Monday, March 19, 2012

Welcome back to my Mediterranean Villa…


I suppose I must confess it’s not really “mine,” since I’ve now met the actual owners, or at least one of them. After my last post about this most amazing Portland garden, my plant lust co-conspirator Patricia stocked the garden until she was able to cross paths with the owners. She mentioned my blog, eventually emails were exchanged and last week an actual in-person visit was made. Luckily I was given the ok to take more pictures!

We started our tour in the dramatic pool courtyard. Naturally since it is only mid March the pool was still covered for the season, but we heard stories of their dog taking an impromptu dip in the summer time. Lucky dog!
Moving around to the side of the house we saw raised beds for growing herbs, fruits and vegetables. I neglected to take a photo! But once we came upon this “must be amazing in the summer” Gunnera bed I snapped to and started taking pictures.
Here’s the back (or front, depending on your perspective) entrance to the house. Yes the Sago's have spent the entire winter outside.
This is the second Loquat, the first was in the pool courtyard…

And the view!
Do you ever see a great house on a piece of under-utilized land that would make a breathtaking garden and think “too bad the owner don’t realize what they’ve got?” Well that’s what I love most about this garden, John and Dennis know what they’ve got and they are making the most of it. Plus they did it all themselves. From the slow re-claiming of what was a less than inspiring garden (think arborvitae and azaleas) to the selection, planting and care of this now incredible garden. And of course every time we pointed at a plant and admired it we heard “oh that came from Cistus”…like this Magnolia laevifolia.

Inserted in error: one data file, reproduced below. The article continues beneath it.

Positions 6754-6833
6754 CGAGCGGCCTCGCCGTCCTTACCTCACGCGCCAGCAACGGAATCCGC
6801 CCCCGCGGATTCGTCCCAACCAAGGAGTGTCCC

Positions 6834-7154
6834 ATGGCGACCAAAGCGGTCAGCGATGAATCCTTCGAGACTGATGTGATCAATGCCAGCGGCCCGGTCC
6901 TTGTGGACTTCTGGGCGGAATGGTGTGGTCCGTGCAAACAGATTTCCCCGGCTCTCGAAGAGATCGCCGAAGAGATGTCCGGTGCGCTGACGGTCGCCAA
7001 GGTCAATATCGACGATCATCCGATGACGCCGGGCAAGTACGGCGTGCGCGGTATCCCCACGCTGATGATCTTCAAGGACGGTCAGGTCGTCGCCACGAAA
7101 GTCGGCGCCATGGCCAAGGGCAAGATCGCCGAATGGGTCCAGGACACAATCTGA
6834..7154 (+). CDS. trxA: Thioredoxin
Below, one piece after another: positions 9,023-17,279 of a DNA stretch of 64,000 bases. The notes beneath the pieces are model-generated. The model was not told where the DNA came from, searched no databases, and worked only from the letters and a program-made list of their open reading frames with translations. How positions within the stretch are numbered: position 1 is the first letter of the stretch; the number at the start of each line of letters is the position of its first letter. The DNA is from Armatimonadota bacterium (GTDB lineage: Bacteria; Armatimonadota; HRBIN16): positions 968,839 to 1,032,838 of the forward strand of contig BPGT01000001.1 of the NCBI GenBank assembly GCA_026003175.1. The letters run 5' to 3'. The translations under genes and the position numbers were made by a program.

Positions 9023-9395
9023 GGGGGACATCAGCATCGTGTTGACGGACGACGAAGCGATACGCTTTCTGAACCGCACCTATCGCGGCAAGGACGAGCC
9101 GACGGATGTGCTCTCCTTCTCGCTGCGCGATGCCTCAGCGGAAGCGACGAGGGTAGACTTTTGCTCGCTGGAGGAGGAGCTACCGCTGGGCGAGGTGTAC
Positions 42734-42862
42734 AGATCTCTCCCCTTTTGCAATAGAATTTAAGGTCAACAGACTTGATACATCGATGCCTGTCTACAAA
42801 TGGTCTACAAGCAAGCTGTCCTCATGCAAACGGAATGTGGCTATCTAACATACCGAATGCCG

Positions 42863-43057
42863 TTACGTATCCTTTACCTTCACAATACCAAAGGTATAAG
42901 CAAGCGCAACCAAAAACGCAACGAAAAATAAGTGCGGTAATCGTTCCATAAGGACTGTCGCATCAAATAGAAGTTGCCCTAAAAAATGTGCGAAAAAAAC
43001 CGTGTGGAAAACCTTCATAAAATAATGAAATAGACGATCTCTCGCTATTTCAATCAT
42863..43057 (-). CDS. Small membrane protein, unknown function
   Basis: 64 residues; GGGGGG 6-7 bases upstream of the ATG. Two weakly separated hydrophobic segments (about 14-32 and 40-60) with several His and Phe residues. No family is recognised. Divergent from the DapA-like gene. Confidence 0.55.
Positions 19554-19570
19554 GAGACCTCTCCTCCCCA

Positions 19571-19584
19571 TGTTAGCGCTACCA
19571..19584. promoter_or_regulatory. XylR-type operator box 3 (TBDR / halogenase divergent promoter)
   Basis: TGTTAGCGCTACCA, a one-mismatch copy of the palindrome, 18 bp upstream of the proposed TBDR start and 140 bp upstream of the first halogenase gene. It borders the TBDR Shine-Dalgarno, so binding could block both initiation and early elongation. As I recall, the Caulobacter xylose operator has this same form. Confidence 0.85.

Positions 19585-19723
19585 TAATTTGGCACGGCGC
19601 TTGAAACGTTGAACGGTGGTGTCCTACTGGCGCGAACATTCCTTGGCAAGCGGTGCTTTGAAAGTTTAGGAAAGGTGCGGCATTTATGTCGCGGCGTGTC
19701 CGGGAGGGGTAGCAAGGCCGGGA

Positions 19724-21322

There were many palms…

This one died back in an Arctic blast a few years ago (think snow and below freezing temperatures for a week). But look at it now!

Finally from above I glimpse the star of the show, what must be the biggest Agave in Portland…
Amazing!
But there is more to see on the way down to the Agave, like this Nolina…

Poncirus trifoliata, I believe 'Flying Dragon'…

I stopped to admire the Sedum, Opuntia and Black Mondo but as my eyes focused I saw the spiky guy just beyond.

Look!

Sorry I can’t share a name, but this is pretty spectacular no?

Finally we reach the big guy! He recently had a little arm removal surgery. Something about not wanting to poke out the eyes of visitors…
Here’s a little less invasive precaution.

As we stood there drooling over this behemoth trying to figure out which Agave it is (any guesses?) our attention was drawn to the pups growing all around the base as John said when he gets in there and removes the pups he’ll be happy to give us each one. I don’t know about Patricia but I had to concentrate on remaining calm. I wanted to jump up and down and scream “YES!”, I think I managed to simply say “Thank you, that would be great”… while trying not to look too eager.
Yucca linearifolia, I believe.

And another gorgeous Agave.

I couldn’t help myself, I just kept snapping pictures. They were SO striking!
Tearing myself away from the Agaves I found these Euphorbia myrsinites to rest my eyes on.

The rocks were covered with interesting Lichen, Sedum, and Sempervivum, so beautiful.

As we climbed back up to the top of the garden I kept reminding myself this is only March, so many things would be changing over the next few months. What is gorgeous now must take on an entirely different feeling in May, and then July and August. What a wonderful and personal garden has been created here. Once again I am so fortunate to be invited in, thank you so much John for your hospitality, you and Dennis have created a treasure!

33 comments: